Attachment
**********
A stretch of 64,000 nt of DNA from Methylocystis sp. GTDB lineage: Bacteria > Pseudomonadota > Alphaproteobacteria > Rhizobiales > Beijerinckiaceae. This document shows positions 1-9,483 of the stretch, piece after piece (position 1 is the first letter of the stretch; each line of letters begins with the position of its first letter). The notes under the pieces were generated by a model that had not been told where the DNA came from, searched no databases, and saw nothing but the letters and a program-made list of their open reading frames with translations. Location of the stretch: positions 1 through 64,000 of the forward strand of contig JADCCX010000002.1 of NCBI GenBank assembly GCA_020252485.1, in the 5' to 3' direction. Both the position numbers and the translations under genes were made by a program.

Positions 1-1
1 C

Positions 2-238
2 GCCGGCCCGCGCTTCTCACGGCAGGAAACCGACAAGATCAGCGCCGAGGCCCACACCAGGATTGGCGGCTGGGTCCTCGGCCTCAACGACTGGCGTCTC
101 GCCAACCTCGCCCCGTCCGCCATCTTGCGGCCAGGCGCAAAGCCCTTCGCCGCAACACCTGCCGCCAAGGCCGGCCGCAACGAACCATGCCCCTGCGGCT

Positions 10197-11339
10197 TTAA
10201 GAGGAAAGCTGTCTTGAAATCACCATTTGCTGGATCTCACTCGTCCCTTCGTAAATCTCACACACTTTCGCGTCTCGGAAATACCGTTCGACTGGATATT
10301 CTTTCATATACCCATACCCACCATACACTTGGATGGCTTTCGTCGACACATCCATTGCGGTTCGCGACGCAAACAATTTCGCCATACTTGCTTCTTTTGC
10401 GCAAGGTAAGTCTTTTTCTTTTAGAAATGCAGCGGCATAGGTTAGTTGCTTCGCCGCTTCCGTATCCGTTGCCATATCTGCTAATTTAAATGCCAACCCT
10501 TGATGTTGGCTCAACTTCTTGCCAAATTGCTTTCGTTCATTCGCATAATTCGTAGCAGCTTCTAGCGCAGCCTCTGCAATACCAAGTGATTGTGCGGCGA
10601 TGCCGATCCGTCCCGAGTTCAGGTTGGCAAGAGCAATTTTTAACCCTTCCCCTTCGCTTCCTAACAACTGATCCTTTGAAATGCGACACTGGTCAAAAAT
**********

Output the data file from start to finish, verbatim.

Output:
A stretch of 64,000 nt of DNA from Methylocystis sp. GTDB lineage: Bacteria > Pseudomonadota > Alphaproteobacteria > Rhizobiales > Beijerinckiaceae. This document shows positions 1-9,483 of the stretch, piece after piece (position 1 is the first letter of the stretch; each line of letters begins with the position of its first letter). The notes under the pieces were generated by a model that had not been told where the DNA came from, searched no databases, and saw nothing but the letters and a program-made list of their open reading frames with translations. Location of the stretch: positions 1 through 64,000 of the forward strand of contig JADCCX010000002.1 of NCBI GenBank assembly GCA_020252485.1, in the 5' to 3' direction. Both the position numbers and the translations under genes were made by a program.

Positions 1-1
1 C

Positions 2-238
2 GCCGGCCCGCGCTTCTCACGGCAGGAAACCGACAAGATCAGCGCCGAGGCCCACACCAGGATTGGCGGCTGGGTCCTCGGCCTCAACGACTGGCGTCTC
101 GCCAACCTCGCCCCGTCCGCCATCTTGCGGCCAGGCGCAAAGCCCTTCGCCGCAACACCTGCCGCCAAGGCCGGCCGCAACGAACCATGCCCCTGCGGCT

Positions 10197-11339
10197 TTAA
10201 GAGGAAAGCTGTCTTGAAATCACCATTTGCTGGATCTCACTCGTCCCTTCGTAAATCTCACACACTTTCGCGTCTCGGAAATACCGTTCGACTGGATATT
10301 CTTTCATATACCCATACCCACCATACACTTGGATGGCTTTCGTCGACACATCCATTGCGGTTCGCGACGCAAACAATTTCGCCATACTTGCTTCTTTTGC
10401 GCAAGGTAAGTCTTTTTCTTTTAGAAATGCAGCGGCATAGGTTAGTTGCTTCGCCGCTTCCGTATCCGTTGCCATATCTGCTAATTTAAATGCCAACCCT
10501 TGATGTTGGCTCAACTTCTTGCCAAATTGCTTTCGTTCATTCGCATAATTCGTAGCAGCTTCTAGCGCAGCCTCTGCAATACCAAGTGATTGTGCGGCGA
10601 TGCCGATCCGTCCCGAGTTCAGGTTGGCAAGAGCAATTTTTAACCCTTCCCCTTCGCTTCCTAACAACTGATCCTTTGAAATGCGACACTGGTCAAAAAT